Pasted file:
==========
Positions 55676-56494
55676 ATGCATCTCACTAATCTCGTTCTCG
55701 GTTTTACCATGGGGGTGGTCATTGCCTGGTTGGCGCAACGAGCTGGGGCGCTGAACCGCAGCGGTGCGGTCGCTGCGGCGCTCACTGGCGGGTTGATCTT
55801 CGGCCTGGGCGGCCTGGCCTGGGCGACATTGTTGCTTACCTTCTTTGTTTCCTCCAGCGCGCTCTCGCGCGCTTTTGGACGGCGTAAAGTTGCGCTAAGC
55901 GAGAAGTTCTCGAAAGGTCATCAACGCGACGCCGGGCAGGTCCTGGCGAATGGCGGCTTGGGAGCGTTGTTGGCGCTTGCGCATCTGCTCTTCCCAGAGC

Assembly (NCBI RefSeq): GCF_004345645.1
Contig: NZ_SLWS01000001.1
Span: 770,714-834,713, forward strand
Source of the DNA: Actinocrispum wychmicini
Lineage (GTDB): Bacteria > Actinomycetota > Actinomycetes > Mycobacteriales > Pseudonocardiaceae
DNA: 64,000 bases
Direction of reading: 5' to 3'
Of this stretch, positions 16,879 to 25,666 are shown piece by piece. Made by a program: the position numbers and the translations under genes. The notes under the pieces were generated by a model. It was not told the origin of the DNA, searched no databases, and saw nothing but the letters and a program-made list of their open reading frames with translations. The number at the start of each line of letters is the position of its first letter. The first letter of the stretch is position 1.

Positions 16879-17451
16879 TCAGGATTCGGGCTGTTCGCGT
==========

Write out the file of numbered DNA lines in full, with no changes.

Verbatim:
Positions 55676-56494
55676 ATGCATCTCACTAATCTCGTTCTCG
55701 GTTTTACCATGGGGGTGGTCATTGCCTGGTTGGCGCAACGAGCTGGGGCGCTGAACCGCAGCGGTGCGGTCGCTGCGGCGCTCACTGGCGGGTTGATCTT
55801 CGGCCTGGGCGGCCTGGCCTGGGCGACATTGTTGCTTACCTTCTTTGTTTCCTCCAGCGCGCTCTCGCGCGCTTTTGGACGGCGTAAAGTTGCGCTAAGC
55901 GAGAAGTTCTCGAAAGGTCATCAACGCGACGCCGGGCAGGTCCTGGCGAATGGCGGCTTGGGAGCGTTGTTGGCGCTTGCGCATCTGCTCTTCCCAGAGC

Assembly (NCBI RefSeq): GCF_004345645.1
Contig: NZ_SLWS01000001.1
Span: 770,714-834,713, forward strand
Source of the DNA: Actinocrispum wychmicini
Lineage (GTDB): Bacteria > Actinomycetota > Actinomycetes > Mycobacteriales > Pseudonocardiaceae
DNA: 64,000 bases
Direction of reading: 5' to 3'
Of this stretch, positions 16,879 to 25,666 are shown piece by piece. Made by a program: the position numbers and the translations under genes. The notes under the pieces were generated by a model. It was not told the origin of the DNA, searched no databases, and saw nothing but the letters and a program-made list of their open reading frames with translations. The number at the start of each line of letters is the position of its first letter. The first letter of the stretch is position 1.

Positions 16879-17451
16879 TCAGGATTCGGGCTGTTCGCGT